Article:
18 Miles is a Long Way

Last weekend I discovered that 18 miles equates to 28.9 kilometres which concurrently equates to a really long way. I also discovered that 30 kilometres is even further and that your thigh muscles really, really hurt if you run that far. Prepare yourselves for a bit of bragging, my friends, because I am about to get on my pedestal of “Look at me” and declare that I RAN 30 KILOMETRES LAST WEEKEND!

I joined a group of 20 or so runners who are all planning on completing the Manchester marathon in four weeks’ time. We met at the sports store Up&Running and after signing up, doing some nervous stretching and asking each other what on earth we were doing this for, we headed off. The planned route had been split into two parts – a 10 miler which returned to the store where we could refuel before completing another 8 miles. At the start this seemed like a great idea as it would split the run into two manageable parts. It was two short runs instead of one stupidly long one. But then we started running.

It was a remarkably beautiful day in Manchester – the sun was shining, the birds were singing and it was weirdly hot. When it has been below seven degrees for the past six months and it suddenly reaches temperatures around 12, it’s as if you have just walked into desert and forgot to wear a hat. It’s remarkable how 12 degrees can feel like 35. And this sudden heat wave made it significantly more difficult to run long distances. We were sweating.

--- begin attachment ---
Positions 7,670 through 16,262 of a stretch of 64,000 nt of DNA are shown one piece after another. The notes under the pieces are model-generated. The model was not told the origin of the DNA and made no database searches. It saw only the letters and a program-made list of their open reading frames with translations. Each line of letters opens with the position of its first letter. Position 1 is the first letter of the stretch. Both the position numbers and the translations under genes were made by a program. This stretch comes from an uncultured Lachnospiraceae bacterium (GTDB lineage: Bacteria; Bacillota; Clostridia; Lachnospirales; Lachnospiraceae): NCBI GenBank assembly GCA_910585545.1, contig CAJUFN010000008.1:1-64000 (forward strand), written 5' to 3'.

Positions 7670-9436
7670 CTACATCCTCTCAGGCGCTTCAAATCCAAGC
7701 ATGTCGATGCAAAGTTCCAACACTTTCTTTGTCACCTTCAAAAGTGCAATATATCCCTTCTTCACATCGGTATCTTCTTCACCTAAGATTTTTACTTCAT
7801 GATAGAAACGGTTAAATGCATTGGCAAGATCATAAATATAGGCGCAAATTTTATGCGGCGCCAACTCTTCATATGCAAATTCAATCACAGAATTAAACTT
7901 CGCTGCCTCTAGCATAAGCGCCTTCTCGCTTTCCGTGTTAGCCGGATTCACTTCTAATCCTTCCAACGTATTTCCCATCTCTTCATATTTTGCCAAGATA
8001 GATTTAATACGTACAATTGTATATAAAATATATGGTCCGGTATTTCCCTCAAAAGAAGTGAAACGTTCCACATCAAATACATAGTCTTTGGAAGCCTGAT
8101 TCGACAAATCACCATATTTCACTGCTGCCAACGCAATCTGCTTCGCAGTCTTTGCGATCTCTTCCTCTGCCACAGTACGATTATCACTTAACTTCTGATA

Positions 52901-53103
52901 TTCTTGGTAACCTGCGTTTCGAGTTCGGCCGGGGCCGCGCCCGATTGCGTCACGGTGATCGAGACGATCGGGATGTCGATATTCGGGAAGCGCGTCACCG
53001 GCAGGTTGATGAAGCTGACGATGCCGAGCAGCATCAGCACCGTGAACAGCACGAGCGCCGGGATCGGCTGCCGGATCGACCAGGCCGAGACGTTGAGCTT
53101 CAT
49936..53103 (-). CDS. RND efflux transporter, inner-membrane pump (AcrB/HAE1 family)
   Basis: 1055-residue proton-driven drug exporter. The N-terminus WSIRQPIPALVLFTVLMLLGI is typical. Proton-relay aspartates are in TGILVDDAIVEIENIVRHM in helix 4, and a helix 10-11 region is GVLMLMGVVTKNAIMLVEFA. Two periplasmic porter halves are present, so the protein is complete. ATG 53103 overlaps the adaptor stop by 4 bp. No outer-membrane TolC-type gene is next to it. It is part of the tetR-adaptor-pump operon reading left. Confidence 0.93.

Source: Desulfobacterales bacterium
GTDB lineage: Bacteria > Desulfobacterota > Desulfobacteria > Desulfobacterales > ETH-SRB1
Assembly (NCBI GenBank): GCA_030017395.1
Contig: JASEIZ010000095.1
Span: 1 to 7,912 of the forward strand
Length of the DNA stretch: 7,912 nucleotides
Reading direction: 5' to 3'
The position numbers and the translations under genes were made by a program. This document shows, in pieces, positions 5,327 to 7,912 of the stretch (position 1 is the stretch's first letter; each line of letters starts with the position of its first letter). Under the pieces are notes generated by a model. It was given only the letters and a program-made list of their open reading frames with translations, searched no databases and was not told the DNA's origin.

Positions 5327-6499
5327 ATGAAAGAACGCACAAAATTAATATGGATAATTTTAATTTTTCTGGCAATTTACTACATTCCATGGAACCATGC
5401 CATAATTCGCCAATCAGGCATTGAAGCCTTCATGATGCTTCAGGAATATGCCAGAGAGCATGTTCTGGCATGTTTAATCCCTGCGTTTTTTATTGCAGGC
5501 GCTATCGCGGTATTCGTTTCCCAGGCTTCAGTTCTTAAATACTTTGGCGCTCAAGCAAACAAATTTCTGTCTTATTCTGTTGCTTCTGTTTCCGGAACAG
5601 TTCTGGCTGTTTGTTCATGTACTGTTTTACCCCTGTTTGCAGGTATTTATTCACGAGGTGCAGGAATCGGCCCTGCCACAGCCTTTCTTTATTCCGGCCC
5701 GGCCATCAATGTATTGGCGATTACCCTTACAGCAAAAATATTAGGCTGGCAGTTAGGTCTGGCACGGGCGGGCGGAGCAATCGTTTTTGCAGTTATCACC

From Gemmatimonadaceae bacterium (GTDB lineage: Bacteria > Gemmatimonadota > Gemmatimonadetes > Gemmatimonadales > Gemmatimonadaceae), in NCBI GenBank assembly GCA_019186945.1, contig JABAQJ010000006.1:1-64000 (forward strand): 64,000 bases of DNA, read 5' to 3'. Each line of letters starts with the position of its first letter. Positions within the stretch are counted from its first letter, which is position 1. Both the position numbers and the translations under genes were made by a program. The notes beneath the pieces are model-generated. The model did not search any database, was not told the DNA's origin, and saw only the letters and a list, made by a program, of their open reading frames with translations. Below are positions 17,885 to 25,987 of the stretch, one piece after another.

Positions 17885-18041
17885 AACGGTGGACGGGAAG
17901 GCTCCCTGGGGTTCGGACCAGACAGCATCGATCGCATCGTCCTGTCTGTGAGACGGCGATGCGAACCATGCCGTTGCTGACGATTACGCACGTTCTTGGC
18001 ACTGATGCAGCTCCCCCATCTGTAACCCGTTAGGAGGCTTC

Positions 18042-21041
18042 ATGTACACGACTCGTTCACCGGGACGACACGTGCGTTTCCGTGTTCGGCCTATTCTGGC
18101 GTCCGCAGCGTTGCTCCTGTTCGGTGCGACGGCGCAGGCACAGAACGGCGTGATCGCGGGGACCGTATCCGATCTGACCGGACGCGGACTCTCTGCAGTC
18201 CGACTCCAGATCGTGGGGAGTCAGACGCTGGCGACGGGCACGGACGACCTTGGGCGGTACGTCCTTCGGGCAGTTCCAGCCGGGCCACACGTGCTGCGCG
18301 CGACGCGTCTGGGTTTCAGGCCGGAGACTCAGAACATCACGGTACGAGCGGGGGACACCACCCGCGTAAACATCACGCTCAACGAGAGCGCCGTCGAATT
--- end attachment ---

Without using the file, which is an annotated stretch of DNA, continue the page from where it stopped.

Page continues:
I managed to complete the first 10 mile run fairly easily, sticking close to a group of three guys who were setting a steady pace. It was good for the ego to be one of the runners in the front third of the pack. And I wasn’t dead yet. Excellent.

Stopping at the store was both good and bad. They had a toilet; that was good. We stopped running; that was bad. We had lost momentum and starting off again felt similar to stabbing multiple forks into my legs. Luckily my new running buddies were very supportive and stuck with me. I really needed it when we were two kilometres into the run and discovered that the first half of the run was predominantly up a hill. The second half was then back down aforementioned hill. Having already run 10 miles, when faced with an endless upwards slog, your legs are not happy chappies.

It hurt and at one point I felt all of the sugar rush out of my body and I resulted to walking. But thoughts of eventually being able to go back down hill and the support and encouragement of my fellow runners, I made it to the turn around point and could head back for home. Unfortunately the homewards journey wasn’t a walk in the park as running downhill really hurts tired muscles. And basically I just wanted to stop running. But I continued on and made it back to the store with a miraculous time of under three hours. I amazed myself with my time and am now quite pumped to see what time I can get for the marathon. But I just need my thighs to stop hurting. It didn’t help that I moved apartment the following day.

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